writer – librarian – word wrangler

Alien Delivery

You delivered your alien today.

Nestled on your squishy, drool-stained yellow pillow

Carried gingerly in a produce box.


I offered to lift it over the streaming heads of students from bus 27.

You smiled your steely refusal, waited patiently for the sea of backpacks to ring around you.

You had learned about surviving on Jupiter. I had to learn about being Pluto.


Adorned with adaptations

to Jupiter’s hot gaseous atmosphere,

Jake emerged from your electric brain.

Created from “items recycled from your household,”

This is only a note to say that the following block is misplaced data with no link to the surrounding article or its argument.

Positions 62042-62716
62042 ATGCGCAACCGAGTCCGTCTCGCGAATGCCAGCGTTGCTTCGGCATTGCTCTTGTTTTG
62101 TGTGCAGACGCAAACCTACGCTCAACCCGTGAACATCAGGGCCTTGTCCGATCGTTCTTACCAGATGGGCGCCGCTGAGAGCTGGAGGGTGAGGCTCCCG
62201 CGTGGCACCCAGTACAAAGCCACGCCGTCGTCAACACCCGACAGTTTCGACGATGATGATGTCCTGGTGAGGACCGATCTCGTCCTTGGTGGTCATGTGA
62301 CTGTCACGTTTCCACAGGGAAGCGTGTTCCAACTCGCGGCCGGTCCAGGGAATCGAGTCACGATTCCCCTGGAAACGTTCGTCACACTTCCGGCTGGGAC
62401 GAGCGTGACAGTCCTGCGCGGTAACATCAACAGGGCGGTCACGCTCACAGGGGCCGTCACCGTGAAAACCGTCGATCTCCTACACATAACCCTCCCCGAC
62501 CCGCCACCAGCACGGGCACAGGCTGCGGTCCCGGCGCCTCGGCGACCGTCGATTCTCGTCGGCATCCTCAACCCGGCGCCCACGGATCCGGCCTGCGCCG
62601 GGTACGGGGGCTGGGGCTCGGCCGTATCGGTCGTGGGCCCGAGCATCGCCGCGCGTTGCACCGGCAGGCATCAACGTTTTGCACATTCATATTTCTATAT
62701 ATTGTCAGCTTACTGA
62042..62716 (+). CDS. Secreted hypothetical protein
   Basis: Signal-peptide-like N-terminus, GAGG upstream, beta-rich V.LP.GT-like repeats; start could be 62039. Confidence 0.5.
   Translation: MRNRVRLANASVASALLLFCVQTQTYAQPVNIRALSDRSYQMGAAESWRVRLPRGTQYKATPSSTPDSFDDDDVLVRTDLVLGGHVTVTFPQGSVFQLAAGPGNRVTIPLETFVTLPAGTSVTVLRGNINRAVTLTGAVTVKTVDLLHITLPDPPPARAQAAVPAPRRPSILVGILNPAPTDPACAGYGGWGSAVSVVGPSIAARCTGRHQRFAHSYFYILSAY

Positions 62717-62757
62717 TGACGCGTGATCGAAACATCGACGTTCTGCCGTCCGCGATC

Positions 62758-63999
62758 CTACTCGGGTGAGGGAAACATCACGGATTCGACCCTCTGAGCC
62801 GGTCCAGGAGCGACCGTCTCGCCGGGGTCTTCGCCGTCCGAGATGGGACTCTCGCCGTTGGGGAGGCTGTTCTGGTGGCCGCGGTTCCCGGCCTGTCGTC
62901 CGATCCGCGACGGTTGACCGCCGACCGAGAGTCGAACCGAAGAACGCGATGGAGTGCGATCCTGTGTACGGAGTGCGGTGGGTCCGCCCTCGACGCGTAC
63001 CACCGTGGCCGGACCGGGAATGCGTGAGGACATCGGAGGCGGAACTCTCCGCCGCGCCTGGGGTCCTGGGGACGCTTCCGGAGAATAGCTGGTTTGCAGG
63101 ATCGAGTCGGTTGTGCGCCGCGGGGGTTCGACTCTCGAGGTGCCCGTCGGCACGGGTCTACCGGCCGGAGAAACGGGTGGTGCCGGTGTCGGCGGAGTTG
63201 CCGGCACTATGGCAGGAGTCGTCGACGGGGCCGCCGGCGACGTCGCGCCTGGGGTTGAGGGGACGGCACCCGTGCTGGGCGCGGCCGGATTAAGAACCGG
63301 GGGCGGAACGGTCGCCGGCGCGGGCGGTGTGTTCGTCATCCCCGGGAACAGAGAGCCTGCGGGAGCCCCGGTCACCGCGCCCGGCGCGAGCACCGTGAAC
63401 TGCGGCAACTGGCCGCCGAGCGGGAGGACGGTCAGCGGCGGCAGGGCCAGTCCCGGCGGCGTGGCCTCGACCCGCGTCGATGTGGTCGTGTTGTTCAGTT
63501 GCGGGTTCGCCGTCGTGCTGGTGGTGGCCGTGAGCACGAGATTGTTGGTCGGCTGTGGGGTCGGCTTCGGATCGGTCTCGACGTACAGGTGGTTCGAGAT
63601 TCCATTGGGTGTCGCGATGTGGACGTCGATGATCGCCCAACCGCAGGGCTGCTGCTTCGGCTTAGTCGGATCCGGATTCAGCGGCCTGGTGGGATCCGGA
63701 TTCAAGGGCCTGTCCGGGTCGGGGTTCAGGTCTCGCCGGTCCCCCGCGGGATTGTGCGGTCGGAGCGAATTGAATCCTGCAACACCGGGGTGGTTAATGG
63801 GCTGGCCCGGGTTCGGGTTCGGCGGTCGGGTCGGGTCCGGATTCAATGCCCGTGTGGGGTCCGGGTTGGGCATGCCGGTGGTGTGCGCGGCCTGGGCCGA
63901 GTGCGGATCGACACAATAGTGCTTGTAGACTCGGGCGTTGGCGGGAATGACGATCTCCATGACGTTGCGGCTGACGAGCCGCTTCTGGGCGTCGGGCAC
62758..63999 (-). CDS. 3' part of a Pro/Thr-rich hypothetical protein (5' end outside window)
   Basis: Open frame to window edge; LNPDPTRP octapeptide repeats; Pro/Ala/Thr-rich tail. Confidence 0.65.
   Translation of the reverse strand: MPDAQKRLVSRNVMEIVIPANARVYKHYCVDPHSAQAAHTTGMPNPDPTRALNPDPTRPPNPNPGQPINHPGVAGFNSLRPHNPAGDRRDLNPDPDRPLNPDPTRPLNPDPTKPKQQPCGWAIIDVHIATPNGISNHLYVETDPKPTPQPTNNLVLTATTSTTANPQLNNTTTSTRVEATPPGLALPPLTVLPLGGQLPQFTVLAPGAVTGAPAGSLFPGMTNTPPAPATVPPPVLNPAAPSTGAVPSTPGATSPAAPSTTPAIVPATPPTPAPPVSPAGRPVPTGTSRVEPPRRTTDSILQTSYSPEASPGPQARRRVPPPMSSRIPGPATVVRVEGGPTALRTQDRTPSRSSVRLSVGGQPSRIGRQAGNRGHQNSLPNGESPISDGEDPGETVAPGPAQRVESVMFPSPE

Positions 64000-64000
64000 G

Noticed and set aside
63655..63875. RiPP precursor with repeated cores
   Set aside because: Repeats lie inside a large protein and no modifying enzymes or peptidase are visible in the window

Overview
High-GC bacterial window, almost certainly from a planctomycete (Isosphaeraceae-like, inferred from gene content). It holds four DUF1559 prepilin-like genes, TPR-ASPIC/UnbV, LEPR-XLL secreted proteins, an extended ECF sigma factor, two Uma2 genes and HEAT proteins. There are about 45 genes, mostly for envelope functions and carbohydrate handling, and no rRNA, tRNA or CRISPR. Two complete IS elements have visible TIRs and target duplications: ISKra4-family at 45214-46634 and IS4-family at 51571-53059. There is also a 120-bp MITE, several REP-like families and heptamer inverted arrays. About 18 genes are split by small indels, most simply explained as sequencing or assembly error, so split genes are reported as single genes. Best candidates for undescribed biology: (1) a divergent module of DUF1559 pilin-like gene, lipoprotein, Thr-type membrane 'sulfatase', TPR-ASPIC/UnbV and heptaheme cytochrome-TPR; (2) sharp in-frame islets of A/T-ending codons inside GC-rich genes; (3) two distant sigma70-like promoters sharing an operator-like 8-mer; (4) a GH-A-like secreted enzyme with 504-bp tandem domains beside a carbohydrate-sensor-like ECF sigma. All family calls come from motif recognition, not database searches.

he had to be able to stand up to gravity,

the stares of your classmates and

the teacher’s grading rubric.


You worried so deeply before it was due,

churning the sheets in your sleep.

What would happen if something went wrong?

If it dropped to the floor and was trampled by fourth grade feet?

Or worse.

What if nothing went wrong and Jake was crushed beneath the weight of your expectations?

What if you couldn’t answer their questions?

What if no one had any questions?

What if your brain could stop being so mean to you?


Because your adaptations to this planet, my sweet girl, are weighing you down.

Spinning faster to hide the huge hole in your heart has altered your orbit,

leaving you with scorching Mercury days and inky Neptune nights.

I want to fill that hole with a glue gun and cover it with duct tape.

But I am Pluto now, seemingly outside the reach of your center of gravity.

Yet, I will always feel its pull.


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